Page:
China scientist defends gene-editing babies

Picture for representation purpose only.

Picture for representation purpose only.  

The Chinese scientist who claims to have created the world’s first genetically-edited babies defended the highly controversial procedure on Wednesday, but announced a halt to the trial following an international outcry.

He Jiankui told a packed Hong Kong biomedical conference he was “proud” to have successfully altered the DNA of twin girls born to an HIV- positive father, an apparent medical breakthrough.

But details of the experiment, which has not been independently verified, triggered an immediate backlash, with experts denouncing Mr. He’s work as an ethical “mess”.

“The clinical trial was paused due to the current situation,” said Mr. He. “For this specific case, I feel proud, actually, I feel proudest.”

The university Professor said the twin girls, born a few weeks ago, had their DNA altered to prevent them from contracting HIV.

Eight volunteer couples — HIV-positive fathers and HIV-negative mothers — signed up to the trial, with one dropping out before it was paused.

He said there had been “another potential pregnancy” involving a second couple, but when questioned further agreed it had been a chemical pregnancy — a term referring to a very early miscarriage.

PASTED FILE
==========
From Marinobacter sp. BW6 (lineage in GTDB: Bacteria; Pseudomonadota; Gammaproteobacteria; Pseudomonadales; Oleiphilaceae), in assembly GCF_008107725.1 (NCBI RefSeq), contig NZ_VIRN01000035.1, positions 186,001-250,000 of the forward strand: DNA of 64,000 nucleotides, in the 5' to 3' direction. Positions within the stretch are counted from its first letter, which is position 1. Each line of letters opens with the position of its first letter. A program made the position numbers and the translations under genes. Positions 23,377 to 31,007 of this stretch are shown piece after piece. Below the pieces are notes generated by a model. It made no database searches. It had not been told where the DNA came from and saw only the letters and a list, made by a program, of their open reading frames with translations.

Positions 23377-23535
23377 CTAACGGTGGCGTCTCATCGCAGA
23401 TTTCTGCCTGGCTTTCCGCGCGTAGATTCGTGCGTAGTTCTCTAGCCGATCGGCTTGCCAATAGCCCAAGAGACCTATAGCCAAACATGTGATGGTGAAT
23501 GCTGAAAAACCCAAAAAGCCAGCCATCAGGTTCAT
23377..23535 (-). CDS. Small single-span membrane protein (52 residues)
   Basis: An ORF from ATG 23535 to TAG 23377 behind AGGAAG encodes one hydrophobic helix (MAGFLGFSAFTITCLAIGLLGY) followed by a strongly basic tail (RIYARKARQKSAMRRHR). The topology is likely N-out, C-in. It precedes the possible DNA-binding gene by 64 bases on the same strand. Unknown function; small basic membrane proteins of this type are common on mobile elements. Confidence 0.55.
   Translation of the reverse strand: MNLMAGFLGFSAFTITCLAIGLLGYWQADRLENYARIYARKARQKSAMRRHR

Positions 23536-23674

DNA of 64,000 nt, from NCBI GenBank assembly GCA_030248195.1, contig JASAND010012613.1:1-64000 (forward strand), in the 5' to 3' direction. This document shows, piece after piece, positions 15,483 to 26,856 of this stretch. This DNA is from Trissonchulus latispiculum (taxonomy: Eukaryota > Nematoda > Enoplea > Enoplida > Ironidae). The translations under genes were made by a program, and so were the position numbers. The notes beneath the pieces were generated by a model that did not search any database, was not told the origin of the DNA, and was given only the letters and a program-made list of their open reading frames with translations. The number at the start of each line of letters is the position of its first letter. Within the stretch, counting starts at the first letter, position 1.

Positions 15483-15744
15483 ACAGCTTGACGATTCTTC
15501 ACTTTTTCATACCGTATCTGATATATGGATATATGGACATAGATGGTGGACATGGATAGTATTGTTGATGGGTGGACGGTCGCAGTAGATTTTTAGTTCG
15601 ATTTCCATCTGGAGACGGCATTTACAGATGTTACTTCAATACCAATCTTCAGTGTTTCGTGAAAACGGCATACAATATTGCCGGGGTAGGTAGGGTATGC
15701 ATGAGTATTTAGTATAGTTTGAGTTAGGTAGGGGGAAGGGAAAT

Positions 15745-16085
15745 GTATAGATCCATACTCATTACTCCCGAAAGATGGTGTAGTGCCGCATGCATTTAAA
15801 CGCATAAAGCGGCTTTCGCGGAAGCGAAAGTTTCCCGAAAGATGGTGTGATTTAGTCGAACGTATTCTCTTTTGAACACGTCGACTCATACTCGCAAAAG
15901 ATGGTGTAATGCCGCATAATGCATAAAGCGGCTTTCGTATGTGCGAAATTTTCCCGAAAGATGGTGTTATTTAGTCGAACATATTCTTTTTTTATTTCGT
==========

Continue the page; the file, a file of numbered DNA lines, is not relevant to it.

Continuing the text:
The experiment has prompted heated debate among scientists over the risks involved. Editing human embryos can create unintended mutations in other areas — so-called “off-target effects” — which can have an impact through the lifetime, experts warned.

“The volunteers were informed of the risk posed by the existence of one potential off-target and they decided to implant,” Mr. He said Wednesday, as he was bombarded with questions about the trial.

Organisers of the Second International Summit on Human Genome Editing also said they had not known about Mr. He’s work.

Conference moderator Robin Lovell-Badge said Mr. He’s trial was a “backward step” for the science industry, but described the babies’ birth as “momentous” nonetheless.

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Printable version | Apr 5, 2020 6:28:37 PM |

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